Then the moon rolls across the inky sky
With a gut full of ache and his upside down smile
And he stops to rest in the furthest corner
Heaves in gasps as the solitary mourner
Closes his eyes just for a minute and
Imagines the days when he was thinner.
All that I hoped would change within me stayed
Like a huddled moonlit exile on the shore
Warming his hands, a thousand years ago
Claw at my skin and gnash their teeth and shout
One of them wants only to be someone you’d admire
One would as soon just throw you on the fire
God only knows which of them I’ll become
Two thousand and seventeen evaporated in front of me. Between April and November, I remember little. An intensive training course meant that my days started at 5am; consisted of work, study after work, household duties and more study. Sleep, if I could find the time. The end result makes it worthwhile; shift work with an advantageous roster pattern. But the last year flew by in a fog.
There is no merit badge for busyness, I reminded a friend today — and myself. No-one is handing out medals to those who pack every day full of activities that are “important” but which suck the life out of us — and our kids. Yes, we all have responsibilities we don’t find thrilling. But there are also things we pop into the “must do” category that, quite often, aren’t. Is it possible, instead, to let go of things that don’t energise us? To make sure that anything we commit to gives as much to us as we offer up?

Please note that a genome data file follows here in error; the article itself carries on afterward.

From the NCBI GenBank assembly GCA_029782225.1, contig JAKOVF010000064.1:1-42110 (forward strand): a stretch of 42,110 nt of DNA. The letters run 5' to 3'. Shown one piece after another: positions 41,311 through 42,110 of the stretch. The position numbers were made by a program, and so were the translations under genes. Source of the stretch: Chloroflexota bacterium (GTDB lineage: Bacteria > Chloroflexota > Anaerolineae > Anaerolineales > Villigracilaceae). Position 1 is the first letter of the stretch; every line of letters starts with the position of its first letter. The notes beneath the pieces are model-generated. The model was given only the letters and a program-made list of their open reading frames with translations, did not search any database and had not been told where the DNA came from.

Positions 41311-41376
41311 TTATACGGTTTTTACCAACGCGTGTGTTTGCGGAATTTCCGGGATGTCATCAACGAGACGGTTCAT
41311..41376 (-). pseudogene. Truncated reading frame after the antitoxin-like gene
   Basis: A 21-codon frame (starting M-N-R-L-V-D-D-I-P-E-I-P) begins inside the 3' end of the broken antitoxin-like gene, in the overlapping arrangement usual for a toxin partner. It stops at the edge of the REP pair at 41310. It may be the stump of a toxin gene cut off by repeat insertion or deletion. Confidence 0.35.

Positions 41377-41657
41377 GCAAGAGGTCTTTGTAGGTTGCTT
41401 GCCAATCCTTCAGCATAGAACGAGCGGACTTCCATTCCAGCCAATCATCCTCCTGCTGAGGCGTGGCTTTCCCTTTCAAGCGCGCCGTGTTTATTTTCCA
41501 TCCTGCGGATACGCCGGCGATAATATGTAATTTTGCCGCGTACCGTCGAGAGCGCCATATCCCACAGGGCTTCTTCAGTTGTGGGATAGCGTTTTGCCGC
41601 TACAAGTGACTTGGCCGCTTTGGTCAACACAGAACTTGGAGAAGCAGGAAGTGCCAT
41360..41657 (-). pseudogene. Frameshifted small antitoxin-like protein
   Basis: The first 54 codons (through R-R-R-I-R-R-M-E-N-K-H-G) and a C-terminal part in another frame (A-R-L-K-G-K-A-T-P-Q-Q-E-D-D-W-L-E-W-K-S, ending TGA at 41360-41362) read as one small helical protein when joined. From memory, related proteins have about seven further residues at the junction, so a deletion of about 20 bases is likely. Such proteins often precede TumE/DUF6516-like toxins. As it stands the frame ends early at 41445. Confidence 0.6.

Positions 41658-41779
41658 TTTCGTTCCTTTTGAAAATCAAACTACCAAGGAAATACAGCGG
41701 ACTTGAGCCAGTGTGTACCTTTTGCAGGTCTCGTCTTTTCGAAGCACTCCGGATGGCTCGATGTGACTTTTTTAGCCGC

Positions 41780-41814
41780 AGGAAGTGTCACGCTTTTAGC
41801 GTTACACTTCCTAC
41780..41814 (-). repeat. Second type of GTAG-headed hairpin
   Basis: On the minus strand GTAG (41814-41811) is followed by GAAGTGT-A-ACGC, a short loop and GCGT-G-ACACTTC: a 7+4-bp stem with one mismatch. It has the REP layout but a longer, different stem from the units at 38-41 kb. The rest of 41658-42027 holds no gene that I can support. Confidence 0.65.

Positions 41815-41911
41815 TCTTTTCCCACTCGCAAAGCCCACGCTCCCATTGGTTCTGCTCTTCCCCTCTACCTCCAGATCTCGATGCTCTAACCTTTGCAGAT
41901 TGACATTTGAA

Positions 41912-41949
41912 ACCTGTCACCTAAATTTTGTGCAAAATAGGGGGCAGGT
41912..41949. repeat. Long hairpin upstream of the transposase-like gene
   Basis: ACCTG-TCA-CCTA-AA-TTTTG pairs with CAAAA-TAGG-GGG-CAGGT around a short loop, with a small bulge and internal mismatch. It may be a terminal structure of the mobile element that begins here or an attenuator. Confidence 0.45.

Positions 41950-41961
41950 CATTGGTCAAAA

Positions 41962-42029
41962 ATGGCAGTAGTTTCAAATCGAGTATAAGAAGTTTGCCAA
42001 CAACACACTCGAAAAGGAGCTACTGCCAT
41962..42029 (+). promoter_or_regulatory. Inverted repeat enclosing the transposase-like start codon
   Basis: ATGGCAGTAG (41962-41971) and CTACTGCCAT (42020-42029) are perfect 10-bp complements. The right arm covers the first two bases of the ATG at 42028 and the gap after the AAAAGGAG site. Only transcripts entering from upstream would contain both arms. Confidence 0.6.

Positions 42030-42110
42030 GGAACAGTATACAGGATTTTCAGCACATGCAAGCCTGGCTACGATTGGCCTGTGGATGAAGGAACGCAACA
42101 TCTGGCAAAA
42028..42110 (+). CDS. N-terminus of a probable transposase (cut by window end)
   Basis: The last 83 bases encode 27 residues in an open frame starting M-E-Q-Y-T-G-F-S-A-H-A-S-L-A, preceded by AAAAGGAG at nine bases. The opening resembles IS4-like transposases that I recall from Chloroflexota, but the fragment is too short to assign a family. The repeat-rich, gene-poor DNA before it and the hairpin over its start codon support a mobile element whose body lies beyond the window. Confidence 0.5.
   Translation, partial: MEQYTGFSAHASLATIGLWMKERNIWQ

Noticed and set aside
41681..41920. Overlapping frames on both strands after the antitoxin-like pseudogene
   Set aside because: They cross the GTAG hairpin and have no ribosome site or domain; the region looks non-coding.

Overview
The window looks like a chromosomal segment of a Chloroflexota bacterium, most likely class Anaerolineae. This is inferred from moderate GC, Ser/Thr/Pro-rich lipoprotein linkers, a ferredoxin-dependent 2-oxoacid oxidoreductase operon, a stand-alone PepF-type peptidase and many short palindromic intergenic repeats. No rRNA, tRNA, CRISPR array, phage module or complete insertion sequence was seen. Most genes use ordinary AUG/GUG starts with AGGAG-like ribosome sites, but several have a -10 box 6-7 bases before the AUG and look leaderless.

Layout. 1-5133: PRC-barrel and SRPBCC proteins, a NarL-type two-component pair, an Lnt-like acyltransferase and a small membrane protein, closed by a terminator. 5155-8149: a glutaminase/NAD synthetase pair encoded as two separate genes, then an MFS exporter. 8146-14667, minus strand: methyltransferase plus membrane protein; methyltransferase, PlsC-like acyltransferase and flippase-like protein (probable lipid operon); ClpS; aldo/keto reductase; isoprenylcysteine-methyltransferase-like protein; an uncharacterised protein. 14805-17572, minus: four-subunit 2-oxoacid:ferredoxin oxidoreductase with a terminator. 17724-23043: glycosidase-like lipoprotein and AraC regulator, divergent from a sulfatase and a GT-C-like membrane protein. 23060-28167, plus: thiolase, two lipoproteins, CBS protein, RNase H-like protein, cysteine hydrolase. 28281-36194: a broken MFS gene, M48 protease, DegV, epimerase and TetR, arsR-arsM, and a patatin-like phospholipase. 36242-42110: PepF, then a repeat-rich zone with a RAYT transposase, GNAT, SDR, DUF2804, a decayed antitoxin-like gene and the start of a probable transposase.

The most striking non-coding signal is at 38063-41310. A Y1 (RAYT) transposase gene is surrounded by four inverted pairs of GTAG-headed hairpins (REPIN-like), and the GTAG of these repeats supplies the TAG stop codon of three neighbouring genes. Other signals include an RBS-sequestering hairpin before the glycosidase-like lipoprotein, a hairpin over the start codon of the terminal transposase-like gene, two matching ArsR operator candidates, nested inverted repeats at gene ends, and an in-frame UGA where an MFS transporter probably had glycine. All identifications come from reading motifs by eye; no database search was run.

To take a sharp photograph, we must be still. If we are moving, the image will blur and we won’t be able to see it clearly.
Life and love work the same.
At the end of a year, people like to make resolutions, create goals or define ambitions for the next year. These can be helpful but they can also make life overwhelming, so they tend to fall by the wayside as the year goes on.
What if, instead of adding responsibilities and commitments to our lives, we set an intention to let some things go? Things that no longer serve us. Things that take up time, create stress but don’t add a lot of value to our lives. What if we stopped sending our energy into those things, instead, directing it towards what is really important to us? I’ve let go of many things in the last few years. I’ve become better at trimming the trappings of my life that do not add meaning. But I need to do more.